- tells the reader how your argument builds on other scholarship
- lays out the specific research plan for gathering evidence
- concludes with the theoretical implications of the argument
- Consider turning in an annotated bibliography to your advisor for feedback. Explain how the readings will inform your own argument. Will a given book help you elaborate your argument? Will it help you to locate primary sources? Will it offer an alternative argument to your own, one you will refute with evidence?
- Consider your advisor’s feedback. Work with him or her to get ready for collection of original data, interviews, archival work, or whatever evidence you will use in your research.
Goal: A draft of one chapter
The best way to make progress and get help from your advisor is to share your work. Have at least one chapter drafted and submit it to your advisor for feedback before Winter Break.
Goal: Examine your evidence, start answering your research question
You should use this time for evidence gathering and writing. Write a rough draft of one evidence chapter.
Goal: A draft of your evidence chapter
Turn in a draft of one evidence chapter immediately after break. Also provide a short outline of the thesis, chapter by chapter (one paragraph each). Write a rough draft of the remaining evidence chapters.
Make a realistic plan for the next two months; time management helps you complete your thesis.
Goal: A full draft of your thesis
February is writing time! Complete the main analyses, revise earlier chapters in light of new developments and advisor suggestions.
Faculty need time management, too. That’s why we have a draft deadline. If you turn in your draft by the deadline, your advisor will have sufficient time to read it -and more importantly, you will have sufficient time to implement changes. Drafts turned in past the deadline may not receive full comments and feedback.
MARCH & APRIL
Goal: Finish the job
March 6 - Turn in a full draft to your advisor.
April 4 - Submit your senior thesis to the Politics Department
Revise thesis based on advisor feedback.
TIP: Students are encouraged to view existing Politics senior theses as samples. You can either visit the Seeley G. Mudd Manuscript Library, where all senior theses submitted to Princeton University are housed, or you can log into Thesis Central to conduct a search. If you would like to examine theses that have won prizes, go to Honors and Awards section of our site and then navigate to “Recent Recipients, Senior Thesis Prizes”. Here you can view exemplary senior theses by primary fields.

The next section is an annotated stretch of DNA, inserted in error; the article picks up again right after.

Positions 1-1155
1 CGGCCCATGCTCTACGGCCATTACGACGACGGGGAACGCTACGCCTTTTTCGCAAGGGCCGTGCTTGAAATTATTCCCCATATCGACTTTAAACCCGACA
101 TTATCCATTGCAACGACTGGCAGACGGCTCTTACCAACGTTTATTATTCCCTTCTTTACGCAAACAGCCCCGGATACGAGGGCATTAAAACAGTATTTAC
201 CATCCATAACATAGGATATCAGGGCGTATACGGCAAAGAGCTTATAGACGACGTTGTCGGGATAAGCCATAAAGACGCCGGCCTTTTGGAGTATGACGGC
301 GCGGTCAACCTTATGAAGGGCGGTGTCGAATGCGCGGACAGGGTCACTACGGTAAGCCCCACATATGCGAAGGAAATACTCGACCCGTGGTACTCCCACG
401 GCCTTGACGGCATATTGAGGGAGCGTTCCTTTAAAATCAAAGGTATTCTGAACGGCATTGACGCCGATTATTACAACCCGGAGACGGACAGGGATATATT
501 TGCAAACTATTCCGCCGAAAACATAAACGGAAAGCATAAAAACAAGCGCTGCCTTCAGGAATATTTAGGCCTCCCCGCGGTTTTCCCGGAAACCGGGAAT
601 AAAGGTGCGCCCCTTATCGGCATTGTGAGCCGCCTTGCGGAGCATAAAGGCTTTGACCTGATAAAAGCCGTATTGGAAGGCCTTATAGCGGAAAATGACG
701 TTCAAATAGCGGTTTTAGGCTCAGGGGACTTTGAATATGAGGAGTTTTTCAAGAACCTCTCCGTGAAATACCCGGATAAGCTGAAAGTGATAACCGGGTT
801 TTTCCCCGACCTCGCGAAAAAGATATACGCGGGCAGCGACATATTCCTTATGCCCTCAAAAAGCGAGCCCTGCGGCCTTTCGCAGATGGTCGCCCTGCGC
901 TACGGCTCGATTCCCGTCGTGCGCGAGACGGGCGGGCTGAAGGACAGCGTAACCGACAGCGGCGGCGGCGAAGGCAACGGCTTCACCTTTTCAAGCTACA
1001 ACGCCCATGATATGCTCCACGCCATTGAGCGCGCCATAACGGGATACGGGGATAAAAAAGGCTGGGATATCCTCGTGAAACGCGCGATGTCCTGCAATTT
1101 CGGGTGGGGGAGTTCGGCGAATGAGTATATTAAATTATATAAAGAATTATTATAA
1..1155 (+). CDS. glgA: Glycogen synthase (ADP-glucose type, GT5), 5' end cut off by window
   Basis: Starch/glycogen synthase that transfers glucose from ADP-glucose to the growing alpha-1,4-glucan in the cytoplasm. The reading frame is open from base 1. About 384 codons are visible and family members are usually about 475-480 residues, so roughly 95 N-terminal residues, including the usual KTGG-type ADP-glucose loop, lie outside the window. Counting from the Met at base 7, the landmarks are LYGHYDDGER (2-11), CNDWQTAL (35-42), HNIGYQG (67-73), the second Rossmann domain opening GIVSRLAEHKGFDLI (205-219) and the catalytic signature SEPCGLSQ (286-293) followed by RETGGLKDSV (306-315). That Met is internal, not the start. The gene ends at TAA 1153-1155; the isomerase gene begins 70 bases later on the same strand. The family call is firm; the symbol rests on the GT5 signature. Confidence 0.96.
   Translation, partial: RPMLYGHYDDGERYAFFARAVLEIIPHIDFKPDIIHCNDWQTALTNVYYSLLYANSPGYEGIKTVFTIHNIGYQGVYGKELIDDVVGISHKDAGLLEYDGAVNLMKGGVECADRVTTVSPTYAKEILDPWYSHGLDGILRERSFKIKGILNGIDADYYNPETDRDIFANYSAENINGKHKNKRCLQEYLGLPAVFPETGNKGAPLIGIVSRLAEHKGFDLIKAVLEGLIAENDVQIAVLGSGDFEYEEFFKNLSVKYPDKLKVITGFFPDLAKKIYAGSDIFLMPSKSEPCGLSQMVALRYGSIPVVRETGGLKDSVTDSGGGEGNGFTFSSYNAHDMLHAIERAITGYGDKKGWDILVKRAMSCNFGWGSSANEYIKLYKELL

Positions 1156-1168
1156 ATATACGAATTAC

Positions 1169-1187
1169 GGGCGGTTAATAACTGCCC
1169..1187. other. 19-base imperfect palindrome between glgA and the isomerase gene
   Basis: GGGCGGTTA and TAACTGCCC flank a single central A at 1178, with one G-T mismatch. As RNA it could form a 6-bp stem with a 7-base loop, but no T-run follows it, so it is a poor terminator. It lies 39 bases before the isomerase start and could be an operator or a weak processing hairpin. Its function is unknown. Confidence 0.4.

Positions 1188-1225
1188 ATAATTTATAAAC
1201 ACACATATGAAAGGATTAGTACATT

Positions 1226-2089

Outline of Senior Thesis
Every thesis is different, but here is a general outline of how you may choose to organize your thesis.
Chapter I: Introduction
The introduction should make clear the question your thesis addresses. It should explain why addressing this question is important in the field of politics. Also, explain the alternative arguments that exist and the gaps in the existing literature that your thesis addresses.
Chapter II: Theory (and history)
This chapter should develop your argument and ground it in secondary sources. In detail, explain your idea, and justify its validity with as many good reasons as you can. For many theses, this requires a historical component that sets the argument in the context of a sequence of events in the real world of politics. Your core chapters (see below) may also be historical, but by contrast they will contain lots of detailed evidence. This chapter is the place to define concepts and explain how your idea relates to and draws on the writings of other people. A short thesis may fold this chapter into the introductory chapter.
Chapters III, IV (and V): Evidence (The Core)
Here you methodically lay out the evidence that supports the argument you have developed in the early chapters. Be sure to explain where the evidence came from and why it is valid. If you executed a study of your own (interviews, experiment, survey) then you may need a separate chapter that contains the research design and provides details on how you collected the data. If you rely on data collected by someone else, give a brief description of how it was collected, so that readers can judge its validity. Be sure you know the potential sources of error or bias in the data, so that you can explain why it is valid. Always note the sample size and the process of sample selection, and detail the characteristics of the sample. If you are using a historical case (e.g., a city, or an organization, or a leader), then justify the reason for selecting that case and not others. It is often useful to include tables or figures. If you do so, explain in the text what the reader is to learn from each table or figure. Each table should be self-explanatory, but the text should highlight what is important about it.
Chapter V(or VI): Conclusion
Remind readers of your argument and summarize the evidence you presented. Show how you have established the argument with the evidence. Draw implications for the general topic from the details of what you have found and argued. Remind readers again of the reasons your question is important for understanding politics. Knowing what we now know about your topic, what can we conclude about politics?
Your thesis must be your own original work. Be sure to cite sources properly. To avoid inadvertent plagiarism, make sure to read the University regulations regarding academic integrity as taken from Princeton’s Rights, Rules, Responsibilities.